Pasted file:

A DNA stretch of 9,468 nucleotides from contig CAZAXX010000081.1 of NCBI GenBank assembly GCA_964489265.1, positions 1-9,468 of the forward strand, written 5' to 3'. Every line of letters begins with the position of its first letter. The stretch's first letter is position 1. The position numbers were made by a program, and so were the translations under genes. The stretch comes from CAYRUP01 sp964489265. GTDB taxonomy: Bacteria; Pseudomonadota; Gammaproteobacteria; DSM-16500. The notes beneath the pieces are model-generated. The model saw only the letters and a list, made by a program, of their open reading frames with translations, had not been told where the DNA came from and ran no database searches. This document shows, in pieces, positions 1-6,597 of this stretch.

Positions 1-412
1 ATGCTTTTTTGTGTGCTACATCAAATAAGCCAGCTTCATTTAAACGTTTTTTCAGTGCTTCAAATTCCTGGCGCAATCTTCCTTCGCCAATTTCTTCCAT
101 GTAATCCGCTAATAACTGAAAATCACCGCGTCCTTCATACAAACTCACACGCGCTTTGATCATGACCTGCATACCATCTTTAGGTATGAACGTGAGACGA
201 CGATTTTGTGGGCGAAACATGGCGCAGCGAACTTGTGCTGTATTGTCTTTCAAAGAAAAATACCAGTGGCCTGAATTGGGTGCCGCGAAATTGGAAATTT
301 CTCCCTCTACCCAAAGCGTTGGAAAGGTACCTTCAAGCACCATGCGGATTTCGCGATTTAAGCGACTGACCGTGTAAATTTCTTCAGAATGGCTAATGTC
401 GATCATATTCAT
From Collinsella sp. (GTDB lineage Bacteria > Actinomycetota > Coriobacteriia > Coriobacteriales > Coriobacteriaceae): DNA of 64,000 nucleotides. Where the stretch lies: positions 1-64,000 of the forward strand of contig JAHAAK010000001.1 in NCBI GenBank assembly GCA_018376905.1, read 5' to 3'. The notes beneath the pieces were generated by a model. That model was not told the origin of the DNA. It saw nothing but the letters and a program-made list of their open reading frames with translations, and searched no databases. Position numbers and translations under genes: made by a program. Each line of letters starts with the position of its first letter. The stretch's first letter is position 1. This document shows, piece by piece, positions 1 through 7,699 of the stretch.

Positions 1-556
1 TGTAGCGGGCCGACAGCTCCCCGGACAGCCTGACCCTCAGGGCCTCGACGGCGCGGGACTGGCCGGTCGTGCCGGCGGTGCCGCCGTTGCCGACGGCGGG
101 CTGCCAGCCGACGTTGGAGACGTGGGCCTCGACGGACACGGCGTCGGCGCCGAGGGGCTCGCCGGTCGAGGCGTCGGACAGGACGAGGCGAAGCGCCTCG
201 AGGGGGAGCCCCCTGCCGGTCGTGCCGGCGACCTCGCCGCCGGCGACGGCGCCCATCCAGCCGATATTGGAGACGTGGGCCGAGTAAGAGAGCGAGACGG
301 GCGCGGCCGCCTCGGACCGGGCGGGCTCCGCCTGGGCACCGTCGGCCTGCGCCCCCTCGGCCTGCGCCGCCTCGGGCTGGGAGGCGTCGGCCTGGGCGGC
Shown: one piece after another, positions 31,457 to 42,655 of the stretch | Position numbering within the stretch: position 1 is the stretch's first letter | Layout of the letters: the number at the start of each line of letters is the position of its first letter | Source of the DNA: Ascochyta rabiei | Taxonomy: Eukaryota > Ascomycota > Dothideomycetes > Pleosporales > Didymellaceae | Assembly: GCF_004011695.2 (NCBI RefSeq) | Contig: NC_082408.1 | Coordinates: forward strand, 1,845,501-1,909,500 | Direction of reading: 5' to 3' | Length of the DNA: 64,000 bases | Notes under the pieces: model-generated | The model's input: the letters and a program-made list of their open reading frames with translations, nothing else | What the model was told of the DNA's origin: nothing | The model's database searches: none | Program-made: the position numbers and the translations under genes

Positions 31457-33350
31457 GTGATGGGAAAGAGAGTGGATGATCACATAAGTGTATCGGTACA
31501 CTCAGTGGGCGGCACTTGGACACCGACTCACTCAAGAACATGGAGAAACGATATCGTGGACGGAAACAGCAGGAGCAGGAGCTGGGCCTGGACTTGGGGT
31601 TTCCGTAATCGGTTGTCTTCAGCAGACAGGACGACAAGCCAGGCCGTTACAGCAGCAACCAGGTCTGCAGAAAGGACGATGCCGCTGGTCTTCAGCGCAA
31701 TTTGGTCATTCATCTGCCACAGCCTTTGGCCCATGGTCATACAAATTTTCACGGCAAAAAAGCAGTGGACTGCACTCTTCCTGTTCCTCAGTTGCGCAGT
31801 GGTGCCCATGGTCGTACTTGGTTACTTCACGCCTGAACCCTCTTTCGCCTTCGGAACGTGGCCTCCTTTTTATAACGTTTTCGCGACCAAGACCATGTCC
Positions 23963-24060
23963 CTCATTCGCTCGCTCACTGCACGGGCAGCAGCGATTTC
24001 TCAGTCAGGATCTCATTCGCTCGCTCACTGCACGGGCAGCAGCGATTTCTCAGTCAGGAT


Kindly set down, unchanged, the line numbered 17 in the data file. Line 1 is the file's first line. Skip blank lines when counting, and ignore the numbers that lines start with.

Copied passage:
31501 CTCAGTGGGCGGCACTTGGACACCGACTCACTCAAGAACATGGAGAAACGATATCGTGGACGGAAACAGCAGGAGCAGGAGCTGGGCCTGGACTTGGGGT